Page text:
What is canon law and why do we have it?

Posted by Alice L. Camille
Tuesday 02, October 2018 | Category:   Doctrines & Beliefs
Canon law
What territory is governed by canon law? Norms for the sacraments, worship, preaching, clerical and religious life, Catholic education, the use of church property, how to resolve internal conflicts, when to administer penalties, and both the rights and obligations of the faithful.

I didn’t do well in canon law class, so here’s a chance to redeem myself. Canon comes from the Greek word for rule; the church applies it to its own unique law. The early church began to develop codes and standards as early as the household codes recommended by St. Paul. Church fathers in the first several centuries added their recommendations. Church Councils throughout history augmented these. Different regional bishops assembled their own regulations, and for a long time, the church had competing laws in different places.

Then came Gratian, an Italian canonist of the twelfth century. He organized and reconciled some 4000 rulings in a compilation that remained in wide usage until 1917. In that year, the first codified universal canon law was put into effect. While intended for periodic updating, such evolution was neglected until the present code of 1983.

The use of the word canon in regard to church law can be confusing. The canon of Scripture, for example, doesn’t change, and canonized saints are presumed to be in place for good (but remember what happened to poor St. Christopher!) Canon law, by contrast, is obviously not permanent. Much of canon law concerns church discipline, which certainly does evolve over time. Even laws presently in force can be dispensed for “due cause”. Some laws, however, are considered representative of “natural law”: reasoned according to the created order. Some follow “divine positive law”: revealed by God, as in Scripture. These latter two kinds of law within canon law are considered unchangeable.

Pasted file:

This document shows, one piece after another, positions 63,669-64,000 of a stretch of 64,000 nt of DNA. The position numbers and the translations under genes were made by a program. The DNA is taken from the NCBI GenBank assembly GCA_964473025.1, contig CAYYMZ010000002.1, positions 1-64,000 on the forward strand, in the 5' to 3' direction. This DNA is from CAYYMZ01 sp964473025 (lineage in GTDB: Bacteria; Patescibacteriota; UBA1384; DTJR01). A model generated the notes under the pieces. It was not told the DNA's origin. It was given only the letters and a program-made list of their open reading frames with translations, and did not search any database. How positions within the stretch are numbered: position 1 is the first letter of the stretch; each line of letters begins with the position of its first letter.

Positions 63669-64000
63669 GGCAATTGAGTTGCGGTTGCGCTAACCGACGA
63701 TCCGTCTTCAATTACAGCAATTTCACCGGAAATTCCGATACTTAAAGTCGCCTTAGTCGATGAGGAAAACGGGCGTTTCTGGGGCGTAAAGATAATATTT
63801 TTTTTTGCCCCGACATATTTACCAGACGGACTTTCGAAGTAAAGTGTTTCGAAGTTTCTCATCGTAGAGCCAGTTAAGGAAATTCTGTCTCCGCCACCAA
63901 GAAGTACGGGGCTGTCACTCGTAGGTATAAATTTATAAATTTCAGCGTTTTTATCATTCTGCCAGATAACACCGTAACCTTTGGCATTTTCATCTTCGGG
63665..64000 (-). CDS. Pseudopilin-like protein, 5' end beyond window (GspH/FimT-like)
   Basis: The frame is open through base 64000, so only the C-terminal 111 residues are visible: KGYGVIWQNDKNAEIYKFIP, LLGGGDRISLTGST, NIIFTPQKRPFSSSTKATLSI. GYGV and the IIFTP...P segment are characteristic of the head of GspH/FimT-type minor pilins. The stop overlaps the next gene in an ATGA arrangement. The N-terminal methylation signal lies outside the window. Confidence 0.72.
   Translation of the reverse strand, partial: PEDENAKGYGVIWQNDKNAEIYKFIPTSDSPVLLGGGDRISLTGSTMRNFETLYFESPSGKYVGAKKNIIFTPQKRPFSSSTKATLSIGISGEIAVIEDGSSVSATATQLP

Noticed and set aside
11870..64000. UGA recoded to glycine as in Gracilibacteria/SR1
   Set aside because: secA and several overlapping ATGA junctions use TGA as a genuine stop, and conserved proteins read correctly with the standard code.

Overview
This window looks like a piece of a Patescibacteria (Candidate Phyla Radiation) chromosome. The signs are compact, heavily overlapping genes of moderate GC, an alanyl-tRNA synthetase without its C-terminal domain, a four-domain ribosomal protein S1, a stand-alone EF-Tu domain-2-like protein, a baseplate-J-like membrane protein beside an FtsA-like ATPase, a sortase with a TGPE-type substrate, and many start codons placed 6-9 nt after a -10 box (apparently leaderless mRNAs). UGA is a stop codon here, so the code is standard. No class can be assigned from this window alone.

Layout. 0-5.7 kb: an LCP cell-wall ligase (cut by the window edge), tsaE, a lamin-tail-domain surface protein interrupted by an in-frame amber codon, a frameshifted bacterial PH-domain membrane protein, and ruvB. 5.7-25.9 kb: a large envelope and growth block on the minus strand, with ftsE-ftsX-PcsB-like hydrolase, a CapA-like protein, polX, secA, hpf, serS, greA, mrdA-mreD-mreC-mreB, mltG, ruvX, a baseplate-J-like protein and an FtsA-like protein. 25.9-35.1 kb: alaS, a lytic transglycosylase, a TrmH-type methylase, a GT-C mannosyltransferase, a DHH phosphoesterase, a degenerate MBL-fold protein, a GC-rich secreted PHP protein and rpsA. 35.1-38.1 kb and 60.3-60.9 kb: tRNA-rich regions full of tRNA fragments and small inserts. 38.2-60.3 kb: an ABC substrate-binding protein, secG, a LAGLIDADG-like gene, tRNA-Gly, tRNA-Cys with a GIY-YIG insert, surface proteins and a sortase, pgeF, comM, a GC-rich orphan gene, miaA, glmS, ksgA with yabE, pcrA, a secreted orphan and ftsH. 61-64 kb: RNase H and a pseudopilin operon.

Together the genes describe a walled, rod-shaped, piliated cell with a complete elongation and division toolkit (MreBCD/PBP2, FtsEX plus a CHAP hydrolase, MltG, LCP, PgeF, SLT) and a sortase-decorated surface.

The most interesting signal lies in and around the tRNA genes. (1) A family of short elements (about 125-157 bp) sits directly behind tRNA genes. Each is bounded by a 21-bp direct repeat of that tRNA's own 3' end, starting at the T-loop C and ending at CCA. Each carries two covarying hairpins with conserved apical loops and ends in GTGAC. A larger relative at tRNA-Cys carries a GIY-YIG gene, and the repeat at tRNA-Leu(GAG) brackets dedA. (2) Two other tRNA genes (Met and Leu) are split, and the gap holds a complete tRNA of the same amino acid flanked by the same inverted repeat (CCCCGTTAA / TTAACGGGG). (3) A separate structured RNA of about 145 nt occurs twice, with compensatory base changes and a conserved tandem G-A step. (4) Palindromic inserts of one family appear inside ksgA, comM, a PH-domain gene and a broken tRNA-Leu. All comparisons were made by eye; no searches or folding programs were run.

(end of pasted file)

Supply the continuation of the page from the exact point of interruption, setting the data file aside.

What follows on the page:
What territory is governed by canon law? Norms for the sacraments, worship, preaching, clerical and religious life, Catholic education, the use of church property, how to resolve internal conflicts, when to administer penalties, and both the rights and obligations of the faithful. It’s a big book, and if you’re intent on viewing it, my recommendation is to go to a library, and get a volume that includes the very helpful commentary.

Pope John XXIII called for the revision that emerged by 1983. Pope Paul VI oversaw ten guiding principles for that new version. Three are especially helpful for our understanding: Law is necessary so long as it’s employed pastorally. Law is subsidiary; that is, rulings are not created equal and some are clearly more urgent. And finally, protecting the rights of the faithful is paramount.

Scripture: Exodus 20:22—24:18; 34:17-27; Deuteronomy 5:6-21; Matthew 5:17—6:8; 15:1-9; Luke 10:25-28; Galatians 2:21; Romans 2:12-24; James 2:8-13

Books: The Code of Canon Law: A Text and Commentary, by Canon Law Society of America, edited by James Coriden, et. al. (Paulist Press, 1985)

A Concise Guide to Canon Law: A Practical Handbook for Pastoral Ministers, by Kevin McKenna (Ave Maria Press, 2000)
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